While you may never find an ideal time to start a firm, hopefully, you’ll realize when it’s time to stop. The attorney described in this article, Attorney Loses License Again, Kevin Eigelbach (9/21/05) apparently didn’t so now the bar’s stopped his practice for him. Attorney Gabbard of Kentucky has been suspended from practice for 21 months for neglecting two cases. Gabbard, who’d never had a complaint before and even won a pro bono award, claimed that his wife’s illness prevented him from carrying out his obligations which probably was a consideration. But given the amounts paid in these cases – $950 in one and $450 in the other, I’m wondering whether after 2 decades of practice, Gabbard just couldn’t get himself motivated for the amount of money involved. That doesn’t excuse his conduct of course, since for his clients, those amounts may have been substantial. But for me, the lesson is that if you can’t get yourself going to handle smaller matters, then don’t take them to begin with or farm them out and take a break. Better than a forced respite from practice.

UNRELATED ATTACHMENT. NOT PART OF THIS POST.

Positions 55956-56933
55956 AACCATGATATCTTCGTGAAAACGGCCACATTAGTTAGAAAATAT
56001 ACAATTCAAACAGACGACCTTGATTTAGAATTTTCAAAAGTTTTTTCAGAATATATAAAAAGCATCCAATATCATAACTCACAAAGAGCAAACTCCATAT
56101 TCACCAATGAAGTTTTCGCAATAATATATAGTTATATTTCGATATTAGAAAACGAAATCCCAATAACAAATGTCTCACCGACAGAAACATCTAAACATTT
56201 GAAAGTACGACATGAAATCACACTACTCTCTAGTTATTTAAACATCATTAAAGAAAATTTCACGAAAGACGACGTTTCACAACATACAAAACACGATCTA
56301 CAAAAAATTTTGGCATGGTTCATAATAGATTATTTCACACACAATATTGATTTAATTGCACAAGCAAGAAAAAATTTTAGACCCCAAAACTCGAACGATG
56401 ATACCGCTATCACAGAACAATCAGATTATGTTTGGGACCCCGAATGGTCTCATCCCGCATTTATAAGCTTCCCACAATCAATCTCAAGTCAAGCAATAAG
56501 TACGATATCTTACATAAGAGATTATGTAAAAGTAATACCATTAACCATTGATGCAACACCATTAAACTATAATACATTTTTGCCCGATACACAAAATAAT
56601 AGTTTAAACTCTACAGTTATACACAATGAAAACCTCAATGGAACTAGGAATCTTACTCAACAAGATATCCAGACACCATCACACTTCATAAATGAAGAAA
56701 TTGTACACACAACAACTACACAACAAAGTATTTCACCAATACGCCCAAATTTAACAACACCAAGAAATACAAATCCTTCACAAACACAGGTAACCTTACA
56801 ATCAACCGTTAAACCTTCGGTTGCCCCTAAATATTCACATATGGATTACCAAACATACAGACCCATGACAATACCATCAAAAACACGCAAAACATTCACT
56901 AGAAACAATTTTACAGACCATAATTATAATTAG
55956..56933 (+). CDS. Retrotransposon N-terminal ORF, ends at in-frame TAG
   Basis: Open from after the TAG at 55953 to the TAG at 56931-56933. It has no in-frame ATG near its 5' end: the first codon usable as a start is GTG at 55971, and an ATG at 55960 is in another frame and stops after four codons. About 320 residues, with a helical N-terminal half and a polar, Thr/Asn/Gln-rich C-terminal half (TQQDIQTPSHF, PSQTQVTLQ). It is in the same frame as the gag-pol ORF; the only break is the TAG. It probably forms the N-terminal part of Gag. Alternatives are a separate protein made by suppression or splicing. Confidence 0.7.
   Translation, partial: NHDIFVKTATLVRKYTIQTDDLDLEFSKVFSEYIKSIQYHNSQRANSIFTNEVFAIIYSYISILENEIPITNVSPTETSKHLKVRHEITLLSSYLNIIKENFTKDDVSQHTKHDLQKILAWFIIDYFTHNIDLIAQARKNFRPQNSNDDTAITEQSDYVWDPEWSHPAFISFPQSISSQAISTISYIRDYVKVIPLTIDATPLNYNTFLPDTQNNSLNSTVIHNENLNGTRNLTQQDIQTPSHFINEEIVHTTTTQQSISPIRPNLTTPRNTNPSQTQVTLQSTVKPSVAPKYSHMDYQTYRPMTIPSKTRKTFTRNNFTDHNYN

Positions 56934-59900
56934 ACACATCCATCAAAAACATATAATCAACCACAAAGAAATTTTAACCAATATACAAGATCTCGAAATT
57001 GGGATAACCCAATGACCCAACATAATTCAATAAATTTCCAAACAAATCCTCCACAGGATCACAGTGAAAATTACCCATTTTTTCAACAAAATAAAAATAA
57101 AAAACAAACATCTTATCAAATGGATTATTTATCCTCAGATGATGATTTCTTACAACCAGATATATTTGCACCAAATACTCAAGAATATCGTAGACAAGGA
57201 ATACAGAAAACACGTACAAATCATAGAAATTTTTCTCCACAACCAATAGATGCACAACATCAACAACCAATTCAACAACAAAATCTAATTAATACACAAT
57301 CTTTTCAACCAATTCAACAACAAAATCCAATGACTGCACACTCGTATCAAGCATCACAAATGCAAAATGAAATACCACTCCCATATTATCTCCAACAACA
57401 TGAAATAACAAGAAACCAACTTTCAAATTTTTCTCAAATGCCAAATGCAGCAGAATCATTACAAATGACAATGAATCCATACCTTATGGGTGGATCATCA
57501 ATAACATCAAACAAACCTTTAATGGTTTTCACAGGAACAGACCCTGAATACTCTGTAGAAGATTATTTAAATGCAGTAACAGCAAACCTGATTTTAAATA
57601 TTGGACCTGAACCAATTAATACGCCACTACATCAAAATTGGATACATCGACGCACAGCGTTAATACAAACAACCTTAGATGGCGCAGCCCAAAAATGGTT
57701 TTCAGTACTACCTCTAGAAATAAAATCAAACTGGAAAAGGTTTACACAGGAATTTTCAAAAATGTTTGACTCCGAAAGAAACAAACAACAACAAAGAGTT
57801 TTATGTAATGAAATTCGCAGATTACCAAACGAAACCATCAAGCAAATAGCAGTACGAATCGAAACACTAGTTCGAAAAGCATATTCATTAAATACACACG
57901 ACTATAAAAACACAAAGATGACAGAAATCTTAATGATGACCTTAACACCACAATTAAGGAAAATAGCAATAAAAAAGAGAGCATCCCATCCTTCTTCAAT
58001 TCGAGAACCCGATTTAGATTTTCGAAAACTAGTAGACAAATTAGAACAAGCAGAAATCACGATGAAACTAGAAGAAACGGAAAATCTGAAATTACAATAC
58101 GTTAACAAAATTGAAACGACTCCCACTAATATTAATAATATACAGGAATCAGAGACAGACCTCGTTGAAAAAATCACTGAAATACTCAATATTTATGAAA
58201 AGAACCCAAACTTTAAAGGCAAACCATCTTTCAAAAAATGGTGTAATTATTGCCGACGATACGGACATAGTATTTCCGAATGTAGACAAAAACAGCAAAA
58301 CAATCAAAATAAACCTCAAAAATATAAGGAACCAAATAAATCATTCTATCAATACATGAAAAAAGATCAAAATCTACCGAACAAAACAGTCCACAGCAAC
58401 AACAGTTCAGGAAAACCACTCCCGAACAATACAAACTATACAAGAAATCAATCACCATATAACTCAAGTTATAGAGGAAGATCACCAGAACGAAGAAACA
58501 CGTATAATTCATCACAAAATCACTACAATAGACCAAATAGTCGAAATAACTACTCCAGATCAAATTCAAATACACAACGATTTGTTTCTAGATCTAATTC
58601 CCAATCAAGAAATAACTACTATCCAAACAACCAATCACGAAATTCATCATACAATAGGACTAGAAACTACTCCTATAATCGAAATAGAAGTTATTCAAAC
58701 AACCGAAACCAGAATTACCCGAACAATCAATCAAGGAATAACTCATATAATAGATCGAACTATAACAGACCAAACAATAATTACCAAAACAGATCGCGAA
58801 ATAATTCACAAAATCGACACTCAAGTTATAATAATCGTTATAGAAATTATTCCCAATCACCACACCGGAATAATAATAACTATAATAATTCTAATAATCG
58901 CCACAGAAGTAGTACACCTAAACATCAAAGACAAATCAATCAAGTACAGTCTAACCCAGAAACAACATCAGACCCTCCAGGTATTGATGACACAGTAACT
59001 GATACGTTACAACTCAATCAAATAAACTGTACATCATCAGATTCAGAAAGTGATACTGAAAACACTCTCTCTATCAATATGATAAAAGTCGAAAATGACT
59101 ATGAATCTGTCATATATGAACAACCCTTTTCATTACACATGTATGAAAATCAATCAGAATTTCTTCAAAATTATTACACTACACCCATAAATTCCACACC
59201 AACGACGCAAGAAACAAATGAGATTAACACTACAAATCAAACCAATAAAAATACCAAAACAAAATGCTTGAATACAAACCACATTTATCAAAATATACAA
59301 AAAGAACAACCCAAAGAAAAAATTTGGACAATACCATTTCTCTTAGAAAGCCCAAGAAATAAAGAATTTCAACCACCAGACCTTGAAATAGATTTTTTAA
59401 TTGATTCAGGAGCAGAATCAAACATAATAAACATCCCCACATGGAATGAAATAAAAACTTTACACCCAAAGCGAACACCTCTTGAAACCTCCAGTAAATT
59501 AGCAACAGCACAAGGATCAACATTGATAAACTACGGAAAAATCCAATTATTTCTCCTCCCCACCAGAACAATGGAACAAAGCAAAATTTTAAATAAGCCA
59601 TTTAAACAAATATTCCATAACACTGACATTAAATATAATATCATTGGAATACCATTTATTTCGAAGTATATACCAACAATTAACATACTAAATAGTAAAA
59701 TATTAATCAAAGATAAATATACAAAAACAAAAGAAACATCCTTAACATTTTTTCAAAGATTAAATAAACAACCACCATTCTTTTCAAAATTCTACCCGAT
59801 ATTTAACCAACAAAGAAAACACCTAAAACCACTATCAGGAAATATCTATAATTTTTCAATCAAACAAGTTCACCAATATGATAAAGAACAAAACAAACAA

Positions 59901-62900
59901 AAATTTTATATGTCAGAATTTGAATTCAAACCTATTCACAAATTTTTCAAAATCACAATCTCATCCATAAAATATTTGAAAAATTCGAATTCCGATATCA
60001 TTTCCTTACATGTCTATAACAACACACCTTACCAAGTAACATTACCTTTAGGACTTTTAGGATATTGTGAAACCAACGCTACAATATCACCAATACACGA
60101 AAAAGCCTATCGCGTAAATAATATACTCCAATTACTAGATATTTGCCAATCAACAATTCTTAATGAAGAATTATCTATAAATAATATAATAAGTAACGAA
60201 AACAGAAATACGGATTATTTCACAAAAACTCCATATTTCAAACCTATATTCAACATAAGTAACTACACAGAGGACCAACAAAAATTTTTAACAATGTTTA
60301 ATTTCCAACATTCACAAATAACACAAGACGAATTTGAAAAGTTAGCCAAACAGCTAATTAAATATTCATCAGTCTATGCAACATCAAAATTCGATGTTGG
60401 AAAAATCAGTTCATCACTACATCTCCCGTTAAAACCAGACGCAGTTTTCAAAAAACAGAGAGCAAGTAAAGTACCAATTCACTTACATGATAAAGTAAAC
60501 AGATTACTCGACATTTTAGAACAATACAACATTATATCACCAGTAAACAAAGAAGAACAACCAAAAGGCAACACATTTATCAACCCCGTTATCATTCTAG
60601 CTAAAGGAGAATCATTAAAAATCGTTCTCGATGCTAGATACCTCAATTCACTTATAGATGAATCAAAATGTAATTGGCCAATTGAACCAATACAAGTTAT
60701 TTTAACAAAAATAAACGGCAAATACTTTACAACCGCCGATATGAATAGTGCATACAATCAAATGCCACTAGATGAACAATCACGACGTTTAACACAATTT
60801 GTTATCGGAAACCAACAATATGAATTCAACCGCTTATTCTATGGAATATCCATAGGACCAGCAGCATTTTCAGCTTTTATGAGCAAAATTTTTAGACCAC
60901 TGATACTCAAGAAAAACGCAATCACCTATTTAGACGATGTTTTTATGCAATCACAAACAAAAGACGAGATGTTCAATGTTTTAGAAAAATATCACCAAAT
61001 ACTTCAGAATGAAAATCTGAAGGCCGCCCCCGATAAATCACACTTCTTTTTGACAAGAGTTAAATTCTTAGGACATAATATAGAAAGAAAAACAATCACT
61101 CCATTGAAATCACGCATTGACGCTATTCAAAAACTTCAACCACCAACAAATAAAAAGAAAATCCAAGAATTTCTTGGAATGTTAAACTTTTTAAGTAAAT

Update: See Lisa Solomon’s comments on this story below, pointing out the impact that illness can have on a solo practice and more importantly, the need to get assistance when that happens.